MEMORIES of an American airfield’s crucial role in World War Two were brought to life again over the weekend when a special event was staged at Rougham.
It was staged by the Rougham Tower Association, which houses a military museum in one of the few control towers still remaining.
Money raised helps fund its running costs.
Members of the association, supporters and military vehicle enthusiasts manned American vehicles and dressed the part to show how airfield personnel would have looked more than 60 years ago.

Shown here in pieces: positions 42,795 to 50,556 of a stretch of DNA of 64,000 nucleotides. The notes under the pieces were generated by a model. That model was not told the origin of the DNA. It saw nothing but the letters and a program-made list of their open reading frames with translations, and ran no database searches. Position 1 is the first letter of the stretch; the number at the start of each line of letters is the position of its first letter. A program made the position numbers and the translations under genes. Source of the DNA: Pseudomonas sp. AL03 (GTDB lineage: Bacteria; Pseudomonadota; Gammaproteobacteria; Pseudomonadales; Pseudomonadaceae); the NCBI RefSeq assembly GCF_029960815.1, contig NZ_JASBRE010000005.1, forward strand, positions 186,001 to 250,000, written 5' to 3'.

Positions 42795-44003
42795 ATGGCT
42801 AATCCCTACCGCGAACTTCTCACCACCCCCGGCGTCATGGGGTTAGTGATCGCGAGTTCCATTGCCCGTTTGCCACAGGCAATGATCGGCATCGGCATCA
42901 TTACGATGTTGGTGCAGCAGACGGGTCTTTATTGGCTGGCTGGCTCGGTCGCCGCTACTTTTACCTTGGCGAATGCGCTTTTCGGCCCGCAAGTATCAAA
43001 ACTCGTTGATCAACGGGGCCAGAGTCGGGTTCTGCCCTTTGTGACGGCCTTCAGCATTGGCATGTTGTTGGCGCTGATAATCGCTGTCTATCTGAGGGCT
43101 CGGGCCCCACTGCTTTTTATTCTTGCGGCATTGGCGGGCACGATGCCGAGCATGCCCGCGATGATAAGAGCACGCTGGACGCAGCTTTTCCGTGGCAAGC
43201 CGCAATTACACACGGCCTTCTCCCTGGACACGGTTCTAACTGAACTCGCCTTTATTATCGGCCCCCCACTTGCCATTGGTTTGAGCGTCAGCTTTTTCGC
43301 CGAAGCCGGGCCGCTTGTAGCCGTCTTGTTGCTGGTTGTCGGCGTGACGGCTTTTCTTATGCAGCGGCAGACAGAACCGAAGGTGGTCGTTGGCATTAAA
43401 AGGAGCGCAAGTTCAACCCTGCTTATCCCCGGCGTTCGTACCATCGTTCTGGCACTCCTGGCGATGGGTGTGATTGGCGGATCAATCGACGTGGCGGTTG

Some of the exhibits have been sent from the United States by former airmen or their families.
But while there were many items of interest to modern-day visitors over the two days, memories of the darker days of war were all-too-apparent.
Rougham had some 2,000 casualties, of which 1,000 died. A horseshoe-shape memorial, devised by association founder David Hardy, is a lasting testimony to their sacrifice. It features the names of many individuals, different crews who served with two American bomber groups and family members.
Space on the poignant memorial, which is topped by the engine from a B17 plane, is now full.